A three-year old 75 pound female is the latest study animal in the ongoing National Park Service (NPS) study of urban cougars (also known and mountain lions and pumas).. NPS and news reports say she was captured September 8 in the western part of the Santa Monica Mountains. The range includes major freeways such as the 101 and 405 and is also heavily populated. The sedated cat was examined by vets, given an ear tag, weighed and had biological samples taken. Her parents are undetermined as of now and she may be offspring of one or even two of the other cats in the study, of which 13 are currently collared.
Confined space, human proximity and inter-cat conflict have led to the deaths of many cats in the study, which has been ongoing for about 20 years. The study began when a pair of the big cats delivered a litter. The male P-1 eventually killed the female and her kittens.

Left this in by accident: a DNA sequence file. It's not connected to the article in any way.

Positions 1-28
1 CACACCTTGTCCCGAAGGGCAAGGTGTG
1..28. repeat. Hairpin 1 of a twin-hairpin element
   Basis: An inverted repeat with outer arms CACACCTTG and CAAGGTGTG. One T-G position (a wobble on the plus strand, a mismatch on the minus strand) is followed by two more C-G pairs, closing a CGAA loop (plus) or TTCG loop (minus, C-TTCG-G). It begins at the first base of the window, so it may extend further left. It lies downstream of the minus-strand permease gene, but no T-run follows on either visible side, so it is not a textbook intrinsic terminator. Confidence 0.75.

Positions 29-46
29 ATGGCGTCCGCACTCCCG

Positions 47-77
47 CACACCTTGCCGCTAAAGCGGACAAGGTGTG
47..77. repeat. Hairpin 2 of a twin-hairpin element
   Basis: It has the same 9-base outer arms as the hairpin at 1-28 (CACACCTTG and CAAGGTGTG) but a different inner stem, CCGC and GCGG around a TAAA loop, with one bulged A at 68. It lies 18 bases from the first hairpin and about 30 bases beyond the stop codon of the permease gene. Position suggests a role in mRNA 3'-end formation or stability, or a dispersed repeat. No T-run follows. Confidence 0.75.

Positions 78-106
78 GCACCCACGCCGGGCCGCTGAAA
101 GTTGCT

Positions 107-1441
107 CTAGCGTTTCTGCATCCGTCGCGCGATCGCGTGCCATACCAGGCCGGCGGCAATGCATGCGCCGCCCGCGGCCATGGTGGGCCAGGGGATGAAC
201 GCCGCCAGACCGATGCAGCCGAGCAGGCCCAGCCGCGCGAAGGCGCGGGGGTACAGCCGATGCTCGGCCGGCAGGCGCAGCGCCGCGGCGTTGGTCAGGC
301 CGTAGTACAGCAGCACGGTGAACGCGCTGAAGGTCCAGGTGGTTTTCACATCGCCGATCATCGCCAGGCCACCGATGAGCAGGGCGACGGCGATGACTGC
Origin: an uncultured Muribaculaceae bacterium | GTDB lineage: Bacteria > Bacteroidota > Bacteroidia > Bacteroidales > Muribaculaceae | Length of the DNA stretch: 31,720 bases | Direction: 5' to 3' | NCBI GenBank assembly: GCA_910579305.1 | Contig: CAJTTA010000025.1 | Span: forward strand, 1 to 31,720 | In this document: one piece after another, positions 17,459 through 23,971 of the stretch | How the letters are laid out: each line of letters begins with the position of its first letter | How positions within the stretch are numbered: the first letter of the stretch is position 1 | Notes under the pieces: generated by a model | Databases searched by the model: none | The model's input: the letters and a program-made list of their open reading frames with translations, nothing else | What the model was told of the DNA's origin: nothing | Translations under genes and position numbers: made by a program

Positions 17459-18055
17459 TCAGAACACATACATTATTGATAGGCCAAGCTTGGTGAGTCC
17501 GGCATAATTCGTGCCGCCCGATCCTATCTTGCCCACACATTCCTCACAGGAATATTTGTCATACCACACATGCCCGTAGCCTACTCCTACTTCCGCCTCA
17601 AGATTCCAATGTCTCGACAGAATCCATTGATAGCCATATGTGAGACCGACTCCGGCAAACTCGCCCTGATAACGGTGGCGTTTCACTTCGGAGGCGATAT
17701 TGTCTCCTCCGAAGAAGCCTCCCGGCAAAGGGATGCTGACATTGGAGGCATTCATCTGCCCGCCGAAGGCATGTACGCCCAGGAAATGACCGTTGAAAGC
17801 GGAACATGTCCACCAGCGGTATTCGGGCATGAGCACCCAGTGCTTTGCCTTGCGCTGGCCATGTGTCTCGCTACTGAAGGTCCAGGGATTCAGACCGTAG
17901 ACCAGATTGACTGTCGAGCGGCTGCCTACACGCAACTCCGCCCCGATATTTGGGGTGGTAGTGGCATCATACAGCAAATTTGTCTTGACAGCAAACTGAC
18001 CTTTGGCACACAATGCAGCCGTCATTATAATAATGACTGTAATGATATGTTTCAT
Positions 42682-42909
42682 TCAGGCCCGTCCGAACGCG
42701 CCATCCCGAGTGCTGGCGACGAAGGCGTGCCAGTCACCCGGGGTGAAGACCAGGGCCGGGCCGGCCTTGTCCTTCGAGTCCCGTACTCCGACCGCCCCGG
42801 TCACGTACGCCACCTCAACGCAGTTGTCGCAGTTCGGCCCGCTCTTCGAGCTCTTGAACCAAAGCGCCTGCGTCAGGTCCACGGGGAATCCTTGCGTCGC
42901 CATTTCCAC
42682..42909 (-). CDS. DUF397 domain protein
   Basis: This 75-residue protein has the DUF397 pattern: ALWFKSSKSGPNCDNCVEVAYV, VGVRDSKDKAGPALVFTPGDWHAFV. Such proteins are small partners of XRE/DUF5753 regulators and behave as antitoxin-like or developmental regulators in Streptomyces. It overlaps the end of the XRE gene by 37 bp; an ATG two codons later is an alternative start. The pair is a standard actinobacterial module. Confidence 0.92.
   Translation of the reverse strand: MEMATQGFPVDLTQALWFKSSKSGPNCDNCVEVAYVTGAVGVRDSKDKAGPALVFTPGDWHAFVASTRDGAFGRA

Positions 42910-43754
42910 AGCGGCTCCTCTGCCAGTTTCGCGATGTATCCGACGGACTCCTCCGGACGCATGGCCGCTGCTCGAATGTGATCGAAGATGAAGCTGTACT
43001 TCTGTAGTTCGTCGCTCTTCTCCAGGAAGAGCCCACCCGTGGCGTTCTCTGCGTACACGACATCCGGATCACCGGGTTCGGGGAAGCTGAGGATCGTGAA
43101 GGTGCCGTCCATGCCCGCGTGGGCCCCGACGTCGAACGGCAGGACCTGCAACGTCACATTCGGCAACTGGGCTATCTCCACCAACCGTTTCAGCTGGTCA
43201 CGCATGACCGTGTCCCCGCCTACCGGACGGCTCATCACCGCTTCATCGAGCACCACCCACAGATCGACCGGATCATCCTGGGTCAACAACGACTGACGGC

The cats are numbered sequentially and the P stands for Puma which is the most standard name in the science community. Pumas are known to have the most names of any other cat. Puma, mountain lion, cougar and catamount are among the more common but there are many others. The cats also have the greatest north-south range of any cat and are found from Canada and Alaska down to most of South America.
It was not all good news however. Monrovia, a female rescued from the Bobcat Fire was rehabilitated and released. She survived for about 10 months and seemed to be doing well, including gaining weight. However she was recently found dead. A necropsy (animal autopsy) was inconclusive. She was estimated to be about 6 years old and cougars rarely live past 10.